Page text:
If you’re hard of hearing and still haven’t given into buying a smartphone, it might be time you did. University of Essex researchers have developed a free mobile app that could serve as a low-cost, hassle-free alternative to standard hearing aids, as well as set the stage for the development of similar personalized healthcare devices.
available for download in Apple’s iTunes Store, was developed by Ray
Meddis of Essex’s Department of Psychology along with Nick Clark,
formerly a research officer in the department, and Wendy Lecluyse of the
University Campus Suffolk.
According to the Essex press announcement, the BioAid app “is available to anyone, anywhere without the need for a hearing test, and potentially holds the key to a future where tiny, phone-based hearing aids can be dispensed and adjusted remotely.”
“BioAid is special in the sense that it was developed within a research context,” Lecluyse said in an interview with Healthline. “About three years ago, we embarked on a research project to develop a novel, biologically-inspired hearing aid algorithm, mimicking the biological properties of the ear. Within this project, the need arose for a mobile platform to test the algorithm in real-life situations, resulting in the development of the BioAid app.”
A Unique Approach to Sound Processing
The sounds we hear contain a mixture of different frequencies, and hearing loss usually means losing sensitivity to some, but not all, of these frequencies, Meddis said in a press release. "Standard hearing aids amplify some frequencies more than others, but BioAid is different because it also compresses the very loud sounds that can make [social situations] intolerable," he added.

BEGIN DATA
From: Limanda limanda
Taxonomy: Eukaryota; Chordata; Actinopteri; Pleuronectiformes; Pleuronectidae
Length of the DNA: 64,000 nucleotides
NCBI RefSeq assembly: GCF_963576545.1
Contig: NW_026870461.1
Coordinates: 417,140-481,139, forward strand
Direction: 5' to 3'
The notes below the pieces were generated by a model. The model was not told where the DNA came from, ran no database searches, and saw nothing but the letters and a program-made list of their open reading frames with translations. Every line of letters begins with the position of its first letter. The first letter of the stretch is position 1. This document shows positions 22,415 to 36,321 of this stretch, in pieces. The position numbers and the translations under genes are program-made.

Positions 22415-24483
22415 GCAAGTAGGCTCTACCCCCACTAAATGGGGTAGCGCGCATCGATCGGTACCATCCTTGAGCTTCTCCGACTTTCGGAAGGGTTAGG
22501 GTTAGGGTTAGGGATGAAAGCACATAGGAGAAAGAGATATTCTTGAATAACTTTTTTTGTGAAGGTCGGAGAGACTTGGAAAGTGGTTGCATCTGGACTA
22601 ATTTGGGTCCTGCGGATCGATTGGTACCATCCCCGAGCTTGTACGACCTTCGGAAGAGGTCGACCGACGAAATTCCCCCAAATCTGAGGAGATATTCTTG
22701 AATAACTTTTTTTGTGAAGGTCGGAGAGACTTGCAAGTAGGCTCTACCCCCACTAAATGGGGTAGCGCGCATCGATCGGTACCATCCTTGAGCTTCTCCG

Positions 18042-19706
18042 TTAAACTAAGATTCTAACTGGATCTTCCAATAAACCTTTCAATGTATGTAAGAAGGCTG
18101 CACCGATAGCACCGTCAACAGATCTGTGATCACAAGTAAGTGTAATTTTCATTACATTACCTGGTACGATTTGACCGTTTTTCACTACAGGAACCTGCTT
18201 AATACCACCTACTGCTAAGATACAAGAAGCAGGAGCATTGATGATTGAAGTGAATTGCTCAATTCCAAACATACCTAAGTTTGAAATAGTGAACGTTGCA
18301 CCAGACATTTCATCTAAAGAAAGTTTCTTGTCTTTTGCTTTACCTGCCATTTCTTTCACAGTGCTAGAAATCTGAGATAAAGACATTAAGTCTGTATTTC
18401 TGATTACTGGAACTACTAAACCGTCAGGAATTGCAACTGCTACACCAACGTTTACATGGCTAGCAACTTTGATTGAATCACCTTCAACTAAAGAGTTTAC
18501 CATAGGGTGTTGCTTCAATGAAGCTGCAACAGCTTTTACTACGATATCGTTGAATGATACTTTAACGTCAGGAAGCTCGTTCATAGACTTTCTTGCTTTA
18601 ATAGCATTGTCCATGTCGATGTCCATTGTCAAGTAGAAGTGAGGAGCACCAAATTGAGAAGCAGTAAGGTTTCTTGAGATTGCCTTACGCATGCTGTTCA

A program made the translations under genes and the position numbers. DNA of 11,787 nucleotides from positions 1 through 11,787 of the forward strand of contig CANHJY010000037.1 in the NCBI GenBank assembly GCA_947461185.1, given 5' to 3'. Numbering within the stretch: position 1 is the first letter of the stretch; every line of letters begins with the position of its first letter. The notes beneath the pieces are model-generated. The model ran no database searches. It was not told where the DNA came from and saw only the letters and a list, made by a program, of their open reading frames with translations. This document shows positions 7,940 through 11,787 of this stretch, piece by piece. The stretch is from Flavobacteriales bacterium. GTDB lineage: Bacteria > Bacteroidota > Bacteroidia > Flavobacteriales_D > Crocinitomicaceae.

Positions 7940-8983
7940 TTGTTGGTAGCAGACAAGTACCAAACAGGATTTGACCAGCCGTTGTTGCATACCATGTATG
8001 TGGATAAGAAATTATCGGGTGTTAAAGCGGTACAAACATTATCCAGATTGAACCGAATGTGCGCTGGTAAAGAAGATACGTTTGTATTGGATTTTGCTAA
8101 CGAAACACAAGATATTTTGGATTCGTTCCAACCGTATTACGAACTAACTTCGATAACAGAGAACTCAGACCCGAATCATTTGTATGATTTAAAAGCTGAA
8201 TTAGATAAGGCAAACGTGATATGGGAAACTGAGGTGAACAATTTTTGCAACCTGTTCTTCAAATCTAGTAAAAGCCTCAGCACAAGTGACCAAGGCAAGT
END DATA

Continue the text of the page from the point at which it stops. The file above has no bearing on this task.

Getting a standard hearing aid can also be expensive and requires a doctor-administered hearing test. The BioAid app instead allows patients to fine-tune the settings to match their particular type and level of hearing loss.
“I don’t think this technology will replace hearing aids or hearing care professionals,” Lecluyse said. “However, BioAid does offer a new perspective on hearing aids and hearing care and provides a shift from expert-led to user-led fittings.”
The app uses the iPhone's microphone, audio processors, and earphones to help the user find the settings that work best. “Each preset is developed with a specific type of hearing loss in mind. Once a preset has been selected, there is opportunity to further adjust the setting to the severity of the hearing loss,” Lecluyse said.
The Future of Hearing Aid Technology
While BioAid is not the first hearing aid app developed for the iPhone, Clark said it is unique because of its novel approach to solving individual hearing problems. He added that the core BioAid algorithm is not limited to implementation on a mobile phone.
"In the future, we think there is the possibility that hearing aid dispensers will send people out with the equivalent of a mobile phone so they can discover the best settings that can then be used in a miniature hearing aid,” Lecluyse said.
Wearable wrist phones and tiny devices worn behind the ear may also reach consumers in the near future.
“With technology evolving so quickly, we think that mobile phone technology will play an ever growing role in healthcare,” said Lecluyse. “Moreover, the technology in general, and BioAid in particular, has the potential to help countless people on low incomes who might not have access to healthcare or could not afford a hearing aid.”
According to a new study by market research firm GigaOM Pro, “the global market for clothing and accessories with embedded health-monitoring gadgets, such as heart rate monitors and running speed sensors, is expected to grow to 170 million devices by 2017.”